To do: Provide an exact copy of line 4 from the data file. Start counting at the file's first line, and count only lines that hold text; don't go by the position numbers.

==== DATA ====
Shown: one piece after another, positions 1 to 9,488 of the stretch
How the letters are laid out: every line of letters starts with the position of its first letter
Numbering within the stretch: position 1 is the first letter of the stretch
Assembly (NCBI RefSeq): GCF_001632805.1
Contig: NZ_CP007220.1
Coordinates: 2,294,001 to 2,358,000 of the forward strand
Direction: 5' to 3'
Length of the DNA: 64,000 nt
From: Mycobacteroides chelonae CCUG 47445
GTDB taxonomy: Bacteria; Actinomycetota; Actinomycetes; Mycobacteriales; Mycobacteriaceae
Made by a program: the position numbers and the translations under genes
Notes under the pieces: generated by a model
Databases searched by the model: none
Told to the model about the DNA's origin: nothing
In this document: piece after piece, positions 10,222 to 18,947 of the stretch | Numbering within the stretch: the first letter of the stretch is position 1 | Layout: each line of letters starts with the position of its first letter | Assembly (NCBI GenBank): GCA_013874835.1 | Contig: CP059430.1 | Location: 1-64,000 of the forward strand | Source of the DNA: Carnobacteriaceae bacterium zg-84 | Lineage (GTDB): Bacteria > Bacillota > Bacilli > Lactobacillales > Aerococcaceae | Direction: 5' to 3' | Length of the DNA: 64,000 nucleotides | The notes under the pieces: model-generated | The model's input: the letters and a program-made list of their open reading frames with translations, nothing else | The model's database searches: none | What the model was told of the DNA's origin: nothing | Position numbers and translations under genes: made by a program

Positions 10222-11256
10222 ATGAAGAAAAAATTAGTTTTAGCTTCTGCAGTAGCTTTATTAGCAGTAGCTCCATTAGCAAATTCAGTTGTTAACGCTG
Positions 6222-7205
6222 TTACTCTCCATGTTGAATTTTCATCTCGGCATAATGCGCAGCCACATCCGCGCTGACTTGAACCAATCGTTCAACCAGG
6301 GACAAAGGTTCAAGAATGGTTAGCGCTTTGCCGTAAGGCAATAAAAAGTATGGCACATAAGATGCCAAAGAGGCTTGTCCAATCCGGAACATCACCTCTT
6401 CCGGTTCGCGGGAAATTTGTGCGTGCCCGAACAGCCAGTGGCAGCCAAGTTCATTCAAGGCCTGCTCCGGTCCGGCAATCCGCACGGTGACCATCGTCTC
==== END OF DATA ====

Assembly (NCBI RefSeq): GCF_001632805.1